Celebrating the journey to the Christ child
Published 9:00 am Sunday, November 27, 2016
Albert Lea woman makes cookies for Christmas story
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With Christmas season soon upon us, baked cookies will again be provided to signify the season. For one Albert Lea woman, baking provides her the opportunity to give and to be reminded of her childhood and faith.
Jan Jerdee, 75, cooks four to five dozen cookies for each day of the symbolic 12-day trip shepherds and wise men took to find the baby Jesus.
“It’s a sharing of a tradition and sharing of faith,” Jerdee said.
The journey is celebrated in Christianity as beginning on Christmas and ending on the Epiphany — Jan. 6.
A cookie signifying the first day has yellow sprinkles to signal a bright star, which had been a prophecy to shepherds and wise men as a sign that led them to their savior.
A cookie symbolizing the ninth day has a meringue puff for shepherds who were told by an angel that they were on the right track. An oval-shaped cookie with toasted coconut and an almond in the middle symbolizes Christ in the manger.
Mint, almonds, peppermint, pecans and other materials are used in the cookies.
Jerdee uses recipes and traditions from childhood in baking the cookies. She remembers Christmas break starting two days before Christmas and ending after the Epiphany.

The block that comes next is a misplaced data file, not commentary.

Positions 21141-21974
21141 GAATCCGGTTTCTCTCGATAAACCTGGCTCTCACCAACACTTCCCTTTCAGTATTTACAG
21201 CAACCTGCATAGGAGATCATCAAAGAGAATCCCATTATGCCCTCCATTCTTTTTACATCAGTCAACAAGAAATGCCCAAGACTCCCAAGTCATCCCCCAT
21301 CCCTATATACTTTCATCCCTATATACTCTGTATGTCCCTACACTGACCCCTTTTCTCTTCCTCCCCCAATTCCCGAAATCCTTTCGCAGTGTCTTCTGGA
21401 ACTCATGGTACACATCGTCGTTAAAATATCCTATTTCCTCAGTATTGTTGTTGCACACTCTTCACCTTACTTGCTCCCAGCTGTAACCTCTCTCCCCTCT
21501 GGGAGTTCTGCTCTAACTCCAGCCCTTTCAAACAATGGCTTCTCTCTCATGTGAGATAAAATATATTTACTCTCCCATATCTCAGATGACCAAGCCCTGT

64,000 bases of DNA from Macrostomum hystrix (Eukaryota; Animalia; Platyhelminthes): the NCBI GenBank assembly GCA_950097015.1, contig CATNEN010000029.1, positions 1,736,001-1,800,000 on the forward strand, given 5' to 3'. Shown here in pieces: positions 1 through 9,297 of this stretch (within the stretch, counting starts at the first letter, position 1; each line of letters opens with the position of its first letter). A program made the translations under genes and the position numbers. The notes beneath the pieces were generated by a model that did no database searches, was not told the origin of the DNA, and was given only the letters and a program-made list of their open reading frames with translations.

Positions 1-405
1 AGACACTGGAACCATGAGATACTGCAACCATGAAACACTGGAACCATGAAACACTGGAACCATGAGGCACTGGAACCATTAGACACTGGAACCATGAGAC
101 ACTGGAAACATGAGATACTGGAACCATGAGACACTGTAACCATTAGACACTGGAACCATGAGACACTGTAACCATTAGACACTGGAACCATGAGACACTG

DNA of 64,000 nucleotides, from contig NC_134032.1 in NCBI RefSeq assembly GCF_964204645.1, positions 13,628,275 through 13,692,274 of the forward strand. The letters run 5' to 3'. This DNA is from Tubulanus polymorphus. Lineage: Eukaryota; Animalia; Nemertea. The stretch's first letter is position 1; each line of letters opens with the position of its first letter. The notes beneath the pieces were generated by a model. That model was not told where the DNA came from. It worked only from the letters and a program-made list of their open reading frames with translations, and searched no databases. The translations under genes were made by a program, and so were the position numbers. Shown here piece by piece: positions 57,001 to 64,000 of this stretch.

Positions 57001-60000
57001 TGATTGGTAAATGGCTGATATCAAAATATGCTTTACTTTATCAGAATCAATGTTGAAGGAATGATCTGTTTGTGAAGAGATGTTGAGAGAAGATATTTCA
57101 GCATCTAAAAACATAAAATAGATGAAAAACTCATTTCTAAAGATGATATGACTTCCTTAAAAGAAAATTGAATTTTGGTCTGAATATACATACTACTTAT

“Stories were told and passed down, because that is what we had to do,” she said. “We are missing some of that now.”
Jerdee originally began baking the cookies 35 to 40 years ago for family, and has since expanded to baking the cookies for five to six close friends.
She starts baking the cookies after Thanksgiving and delivers them prior to Christmas.
Jerdee enjoys personally delivering them.
“They seem to appreciate them,” she said. “I enjoy giving them in person.”
Jerdee and her husband, Lowell, have three daughters: Susan, Carol and Karen — who was born on Epiphany.
“She (Karen) was a gift from the wise men,” she said.
She remembered her children assisting her in baking the cookies when they were growing up, and humorously remembered leaving almonds in an unhidden spot only to find they were eaten by her husband.
“I hide my almonds in strange places so they don’t get eaten,” she said.
To Jerdee, baking the cookies is only a symbol of the role faith plays in her life.
“It’s part of who I am,” she said. “I don’t even think about it a lot, because it’s just there.”
She hopes to continue baking the cookies for as long as she can, but has confidence that the tradition will continue after she is done baking.
“My older girls have the recipes and can carry it on for their families at some point,” she said.
Jerdee hopes to eventually publish a book on the wise men’s journey with information on the meaning of each cookie.